Eleanor Beardsley for NPR
Cognac maker Alexander Gabriel signed up hip-hop artist Snoop Dog to promote Landy, a brand of cognac created to attract a younger, hipper cognac drinker.
Cognac maker Alexander Gabriel signed up hip-hop artist Snoop Dog to promote Landy, a brand of cognac created to attract a younger, hipper cognac drinker. Eleanor Beardsley for NPR
Cognac used to have a reputation as an old man's drink, but the French brandy is enjoying a revival.
For the last several years Cognac sales have skyrocketed, in part due to its growing popularity among young African Americans. Cognac makers export all over the world, but the U.S. is the most important overseas market for the famous French brandy.
Producers with centuries-old traditions in the Cognac region of France are developing hip new product lines — and recruiting rap stars to promote them.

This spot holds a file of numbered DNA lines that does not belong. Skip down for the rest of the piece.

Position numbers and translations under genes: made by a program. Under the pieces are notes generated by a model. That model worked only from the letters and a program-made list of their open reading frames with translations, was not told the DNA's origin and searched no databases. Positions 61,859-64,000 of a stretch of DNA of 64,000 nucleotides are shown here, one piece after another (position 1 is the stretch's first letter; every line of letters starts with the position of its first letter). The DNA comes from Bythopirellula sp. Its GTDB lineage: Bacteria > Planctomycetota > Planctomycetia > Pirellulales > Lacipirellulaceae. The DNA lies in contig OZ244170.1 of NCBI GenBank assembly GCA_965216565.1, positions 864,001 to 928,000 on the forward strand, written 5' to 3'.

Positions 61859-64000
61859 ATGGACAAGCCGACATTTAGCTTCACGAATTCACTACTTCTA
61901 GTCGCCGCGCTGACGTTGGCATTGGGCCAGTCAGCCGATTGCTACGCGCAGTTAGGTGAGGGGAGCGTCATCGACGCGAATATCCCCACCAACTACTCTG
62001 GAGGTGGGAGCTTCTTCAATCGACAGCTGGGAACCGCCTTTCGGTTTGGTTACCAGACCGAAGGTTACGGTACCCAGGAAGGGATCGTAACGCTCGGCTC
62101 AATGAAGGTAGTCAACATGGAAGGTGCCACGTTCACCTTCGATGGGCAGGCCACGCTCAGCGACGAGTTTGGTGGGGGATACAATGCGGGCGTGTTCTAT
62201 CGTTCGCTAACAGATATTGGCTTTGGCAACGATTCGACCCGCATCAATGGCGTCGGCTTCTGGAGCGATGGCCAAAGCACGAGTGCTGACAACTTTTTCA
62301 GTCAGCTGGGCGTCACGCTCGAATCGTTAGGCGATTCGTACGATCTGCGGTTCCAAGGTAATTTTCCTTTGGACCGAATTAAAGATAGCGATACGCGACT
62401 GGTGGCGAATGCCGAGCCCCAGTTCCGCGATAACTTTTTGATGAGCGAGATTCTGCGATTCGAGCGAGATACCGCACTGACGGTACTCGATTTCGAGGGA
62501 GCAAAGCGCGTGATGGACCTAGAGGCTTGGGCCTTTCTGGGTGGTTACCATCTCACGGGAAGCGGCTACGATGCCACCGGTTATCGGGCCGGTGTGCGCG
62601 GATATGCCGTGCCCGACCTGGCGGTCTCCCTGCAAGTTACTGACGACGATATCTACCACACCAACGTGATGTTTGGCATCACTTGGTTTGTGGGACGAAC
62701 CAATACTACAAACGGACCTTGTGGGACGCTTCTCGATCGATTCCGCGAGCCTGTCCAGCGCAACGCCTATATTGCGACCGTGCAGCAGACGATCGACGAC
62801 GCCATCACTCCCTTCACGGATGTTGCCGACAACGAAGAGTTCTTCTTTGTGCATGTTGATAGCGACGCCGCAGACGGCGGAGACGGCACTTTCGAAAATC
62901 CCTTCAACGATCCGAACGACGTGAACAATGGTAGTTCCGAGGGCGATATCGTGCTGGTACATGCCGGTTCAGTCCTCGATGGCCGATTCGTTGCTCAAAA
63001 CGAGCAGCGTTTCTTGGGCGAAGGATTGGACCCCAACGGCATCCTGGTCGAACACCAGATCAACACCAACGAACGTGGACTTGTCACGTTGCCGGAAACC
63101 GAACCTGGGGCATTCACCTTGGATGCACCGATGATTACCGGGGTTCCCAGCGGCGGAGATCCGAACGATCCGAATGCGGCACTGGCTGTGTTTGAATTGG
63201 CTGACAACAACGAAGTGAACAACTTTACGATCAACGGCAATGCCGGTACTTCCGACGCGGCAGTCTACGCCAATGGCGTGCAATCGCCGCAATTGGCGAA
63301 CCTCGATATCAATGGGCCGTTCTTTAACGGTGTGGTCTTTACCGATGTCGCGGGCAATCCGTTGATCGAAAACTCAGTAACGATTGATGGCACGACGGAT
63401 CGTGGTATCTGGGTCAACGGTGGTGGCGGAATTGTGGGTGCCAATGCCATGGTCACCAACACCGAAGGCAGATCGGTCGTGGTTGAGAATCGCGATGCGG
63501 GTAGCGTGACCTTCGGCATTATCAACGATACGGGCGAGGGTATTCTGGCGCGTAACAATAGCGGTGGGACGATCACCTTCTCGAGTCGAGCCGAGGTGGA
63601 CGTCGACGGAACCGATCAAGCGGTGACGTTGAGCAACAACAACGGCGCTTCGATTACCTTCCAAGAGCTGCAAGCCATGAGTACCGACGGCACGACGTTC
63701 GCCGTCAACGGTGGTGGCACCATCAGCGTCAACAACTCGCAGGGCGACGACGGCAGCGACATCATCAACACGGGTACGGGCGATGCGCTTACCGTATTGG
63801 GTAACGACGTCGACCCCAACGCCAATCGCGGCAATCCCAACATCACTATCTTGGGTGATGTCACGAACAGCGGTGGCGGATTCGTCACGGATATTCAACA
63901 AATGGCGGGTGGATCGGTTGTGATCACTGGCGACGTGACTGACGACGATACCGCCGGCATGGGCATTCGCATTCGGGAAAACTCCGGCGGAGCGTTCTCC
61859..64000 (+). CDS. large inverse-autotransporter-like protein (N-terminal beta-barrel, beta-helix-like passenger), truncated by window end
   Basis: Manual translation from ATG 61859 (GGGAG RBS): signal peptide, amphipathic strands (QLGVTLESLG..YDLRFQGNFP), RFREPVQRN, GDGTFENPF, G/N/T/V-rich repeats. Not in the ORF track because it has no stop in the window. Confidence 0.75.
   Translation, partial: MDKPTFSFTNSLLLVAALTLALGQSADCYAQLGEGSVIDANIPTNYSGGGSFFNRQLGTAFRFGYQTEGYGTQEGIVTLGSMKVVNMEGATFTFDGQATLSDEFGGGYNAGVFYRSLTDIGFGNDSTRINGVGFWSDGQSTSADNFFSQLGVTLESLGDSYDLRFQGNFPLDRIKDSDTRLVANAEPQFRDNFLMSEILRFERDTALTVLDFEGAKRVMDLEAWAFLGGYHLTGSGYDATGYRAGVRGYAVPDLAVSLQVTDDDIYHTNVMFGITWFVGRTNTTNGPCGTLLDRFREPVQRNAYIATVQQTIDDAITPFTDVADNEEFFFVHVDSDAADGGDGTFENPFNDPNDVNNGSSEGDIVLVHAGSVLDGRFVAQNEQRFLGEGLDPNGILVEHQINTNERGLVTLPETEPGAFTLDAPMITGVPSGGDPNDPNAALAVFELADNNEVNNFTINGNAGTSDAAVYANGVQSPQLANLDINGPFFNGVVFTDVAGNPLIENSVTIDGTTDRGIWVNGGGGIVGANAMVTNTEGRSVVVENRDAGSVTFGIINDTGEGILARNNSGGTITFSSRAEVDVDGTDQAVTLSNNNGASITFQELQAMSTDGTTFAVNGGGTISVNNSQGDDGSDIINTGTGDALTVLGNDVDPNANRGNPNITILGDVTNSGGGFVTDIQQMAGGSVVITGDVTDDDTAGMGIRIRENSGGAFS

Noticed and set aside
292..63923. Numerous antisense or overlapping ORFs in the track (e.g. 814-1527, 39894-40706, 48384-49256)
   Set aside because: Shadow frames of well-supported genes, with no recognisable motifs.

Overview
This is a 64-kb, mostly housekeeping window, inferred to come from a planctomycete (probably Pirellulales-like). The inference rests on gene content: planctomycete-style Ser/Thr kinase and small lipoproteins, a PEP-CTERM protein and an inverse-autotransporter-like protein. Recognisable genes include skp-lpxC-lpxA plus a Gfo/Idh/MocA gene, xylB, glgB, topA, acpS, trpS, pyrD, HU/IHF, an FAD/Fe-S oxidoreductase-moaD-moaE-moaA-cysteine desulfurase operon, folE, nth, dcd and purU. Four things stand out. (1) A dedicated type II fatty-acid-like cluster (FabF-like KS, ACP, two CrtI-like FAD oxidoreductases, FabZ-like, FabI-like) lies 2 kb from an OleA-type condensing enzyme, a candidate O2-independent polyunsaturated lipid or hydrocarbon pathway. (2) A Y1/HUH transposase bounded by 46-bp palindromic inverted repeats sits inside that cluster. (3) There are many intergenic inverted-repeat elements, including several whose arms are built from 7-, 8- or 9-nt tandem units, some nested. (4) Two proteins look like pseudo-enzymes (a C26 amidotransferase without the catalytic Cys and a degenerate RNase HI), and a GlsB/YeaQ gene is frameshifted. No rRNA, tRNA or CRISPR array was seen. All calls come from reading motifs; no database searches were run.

A shift began in 2001, when rap artist Busta Rhymes came out with his hit song, "Pass the Courvoisier."
Reputed to have been the cognac of Napoleon, every Courvoisier bottle bears his image. But even an emperor's stamp of approval couldn't help Courvoisier's marketing problem a few years ago. Cognac was seen as an old fashioned drink for old fashioned people.
The song changed all that, according to Courvoisier's marketing manager, Jennifer Szersnovicz.
"Well, it was huge for the brand," she says. "Because it went on all the big hit lists. And the truth of the matter is that it really showed us what the importance of what having that particular status in the African-American market was all about."